Shannon Hall has been a respiratory therapist at Arkansas Children’s for 11 years. For many of those years, she worked regularly in the neonatal intensive care unit.
“The job role in that unit is to help manage a patient’s ventilator, provide the nurses with help regarding the patient’s airway and offer chest physiotherapy that helps to remove secretions,” Hall said. “All of these functions help the small babies breathe a little easier to give them assistance if their lungs are underdeveloped.”
She is also the respiratory coordinator at the hospital. One of her responsibilities is to assess incoming patients and help come up with an appropriate treatment plan to resolve their breathing issues.
Although Arkansas Children’s currently does not have any COVID-19 patients, the virus has still created challenges and altered life for workers.
“The challenge at work is to treat each child to the very best of our ability, while not fearing COVID-19 symptoms, are very real,” said Hall. “And it’s not just COVID-19 per se, but a relentless drive to do everything we can to protect the patients and our fellow healthcare workers.”
However, Hall also believes that a silver lining of the pandemic is the bright light that has been cast on the value of respiratory therapists.
“Because this pandemic has been a respiratory disease, it requires the expertise of respiratory therapists,” she said. “ I hope this era shows people how respiratory therapists are a lifeline to help intubate patients who can’t breathe and help manage life support. The very specific knowledge we have is vital and unique to our profession. We are educated for two long years in nothing but cardiopulmonary disease and treatment. That plays a huge role in treating patients during this pandemic and every other day of the year for children who need help breathing.”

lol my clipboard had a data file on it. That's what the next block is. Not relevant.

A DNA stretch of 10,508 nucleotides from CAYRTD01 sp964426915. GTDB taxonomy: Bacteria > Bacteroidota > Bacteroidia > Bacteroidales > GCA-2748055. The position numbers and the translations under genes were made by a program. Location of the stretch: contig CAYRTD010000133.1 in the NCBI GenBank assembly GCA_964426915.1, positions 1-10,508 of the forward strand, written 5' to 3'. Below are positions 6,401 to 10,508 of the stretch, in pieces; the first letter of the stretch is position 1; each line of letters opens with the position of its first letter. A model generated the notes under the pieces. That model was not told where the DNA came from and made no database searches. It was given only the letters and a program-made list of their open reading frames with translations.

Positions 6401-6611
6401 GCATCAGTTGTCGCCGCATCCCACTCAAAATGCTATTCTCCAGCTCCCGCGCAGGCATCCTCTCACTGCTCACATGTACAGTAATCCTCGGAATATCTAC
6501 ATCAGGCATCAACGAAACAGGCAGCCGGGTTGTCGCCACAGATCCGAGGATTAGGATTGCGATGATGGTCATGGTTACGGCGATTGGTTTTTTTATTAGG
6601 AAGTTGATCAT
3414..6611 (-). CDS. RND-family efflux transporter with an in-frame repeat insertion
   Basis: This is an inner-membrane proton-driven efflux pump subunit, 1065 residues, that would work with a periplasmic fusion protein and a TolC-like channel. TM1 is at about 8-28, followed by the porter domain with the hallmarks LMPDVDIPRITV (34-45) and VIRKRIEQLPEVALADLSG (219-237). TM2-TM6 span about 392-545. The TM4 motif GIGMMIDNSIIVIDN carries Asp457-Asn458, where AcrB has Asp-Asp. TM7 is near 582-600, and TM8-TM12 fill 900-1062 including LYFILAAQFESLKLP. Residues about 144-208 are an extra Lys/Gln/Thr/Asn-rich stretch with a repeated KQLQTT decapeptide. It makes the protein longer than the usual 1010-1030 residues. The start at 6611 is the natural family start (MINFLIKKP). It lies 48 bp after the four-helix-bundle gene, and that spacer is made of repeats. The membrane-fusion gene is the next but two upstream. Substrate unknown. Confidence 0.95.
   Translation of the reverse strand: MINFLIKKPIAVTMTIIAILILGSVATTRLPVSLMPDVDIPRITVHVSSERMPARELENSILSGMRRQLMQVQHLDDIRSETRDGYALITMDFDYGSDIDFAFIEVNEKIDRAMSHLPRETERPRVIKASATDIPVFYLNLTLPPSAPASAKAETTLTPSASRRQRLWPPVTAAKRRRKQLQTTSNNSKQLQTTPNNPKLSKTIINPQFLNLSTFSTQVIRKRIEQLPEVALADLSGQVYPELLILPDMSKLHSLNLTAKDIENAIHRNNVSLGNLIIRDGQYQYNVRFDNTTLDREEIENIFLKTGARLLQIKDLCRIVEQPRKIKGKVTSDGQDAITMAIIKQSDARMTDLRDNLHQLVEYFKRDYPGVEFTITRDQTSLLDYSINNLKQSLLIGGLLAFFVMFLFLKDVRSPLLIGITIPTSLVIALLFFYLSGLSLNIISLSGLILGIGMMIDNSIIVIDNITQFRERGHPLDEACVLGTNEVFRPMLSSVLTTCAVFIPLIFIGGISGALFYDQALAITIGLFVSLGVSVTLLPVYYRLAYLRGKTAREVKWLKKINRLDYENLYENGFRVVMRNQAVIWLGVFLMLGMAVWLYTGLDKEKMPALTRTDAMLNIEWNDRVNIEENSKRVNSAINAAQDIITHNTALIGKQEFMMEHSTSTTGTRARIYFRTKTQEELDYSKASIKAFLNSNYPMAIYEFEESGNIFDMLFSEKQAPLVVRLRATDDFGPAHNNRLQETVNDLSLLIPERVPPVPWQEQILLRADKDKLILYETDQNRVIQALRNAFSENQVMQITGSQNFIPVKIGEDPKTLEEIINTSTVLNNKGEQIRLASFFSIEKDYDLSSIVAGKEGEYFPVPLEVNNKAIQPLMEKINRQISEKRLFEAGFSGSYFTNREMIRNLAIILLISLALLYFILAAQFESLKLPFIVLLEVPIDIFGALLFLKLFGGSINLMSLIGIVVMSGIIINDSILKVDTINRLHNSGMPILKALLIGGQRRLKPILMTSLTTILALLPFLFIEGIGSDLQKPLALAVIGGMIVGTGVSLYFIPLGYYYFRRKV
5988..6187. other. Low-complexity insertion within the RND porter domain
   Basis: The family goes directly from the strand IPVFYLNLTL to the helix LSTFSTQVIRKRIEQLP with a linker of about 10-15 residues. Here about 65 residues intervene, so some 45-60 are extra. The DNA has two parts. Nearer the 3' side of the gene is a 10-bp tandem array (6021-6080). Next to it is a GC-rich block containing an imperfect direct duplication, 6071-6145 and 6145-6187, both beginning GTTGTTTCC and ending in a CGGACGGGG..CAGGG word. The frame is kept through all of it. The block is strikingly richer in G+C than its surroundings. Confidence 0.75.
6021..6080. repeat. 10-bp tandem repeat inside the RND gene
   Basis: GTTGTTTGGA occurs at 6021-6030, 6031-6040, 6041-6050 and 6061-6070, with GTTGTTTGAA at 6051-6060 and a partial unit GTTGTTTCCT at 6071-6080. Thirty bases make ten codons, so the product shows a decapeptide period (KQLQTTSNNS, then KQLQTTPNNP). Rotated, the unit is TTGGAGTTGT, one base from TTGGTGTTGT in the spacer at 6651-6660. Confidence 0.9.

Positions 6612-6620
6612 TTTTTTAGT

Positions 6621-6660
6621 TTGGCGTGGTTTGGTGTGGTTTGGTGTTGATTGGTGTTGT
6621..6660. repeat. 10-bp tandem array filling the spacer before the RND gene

Another respiratory therapist at Arkansas Children’s, Alyssa Springsteen, volunteered to help patients in New York after seeing the significant peak in cases in early March. She worked with COVID-19 patients at Southside Hospital in Bay Shore, N.Y., and spoke with AMP before returning home to Arkansas.
“A few days before I left for New York, I remember looking at news articles and videos to mentally prepare myself for what I would be walking into,” Springsteen said. “The truth is, there is no way to prepare what is inside of these hospital doors. I have watched someone go from a stable condition to gasping for air within a matter of minutes. I have seen patients FaceTime their families on an iPad right before they’re about to be intubated, somehow finding the strength to mutter ‘I love you’ to their family back home.
“For the month that I have been at Southside Hospital, I have been in the same unit for the most part, and I think the hardest part about caring for these patients is that we are doing everything we possibly can to save these patients, but they’re still dying. The ICU team becomes so dedicated to the care of these patients, especially since they have been intubated for so long and we work with them every day – so when a patient dies, it is extremely hard to know that what you did wasn’t enough.”
A small percentage of the COVID-19 patients have recovered, though, which gives Springsteen and other workers hope. Still, she heard “code blue” over the intercom and ventilator alarms from bedsides countless times.
Working in the Southside ICU, Springsteen’s daily routine included putting on a gown, her one N95 mask for the day, surgical mask, hair cover, goggles and face shield. She collaborated with doctors to try to improve ventilation and oxygenation for patients.
“Typically, everyone will look worse than they did [the day] before,” she said. “Some will be on different ventilator settings, more oxygen, proned [moving patients into positions compatible with respiratory support therapies] or on nitric oxide. There is a lot of give and take right now when treating these patients, but no one really knows how to treat COVID. Every patient has been treated differently based on the symptoms they are having.
“What we do is not simple. It is important. And it is nice to finally be acknowledged.”
Springsteen returned to her family in Arkansas after four weeks in New York. She self-quarantined for 14 days and was tested for COVID-19. And she continues to stay in touch with her respiratory team at Southside Hospital who are still treating COVID-19 patients.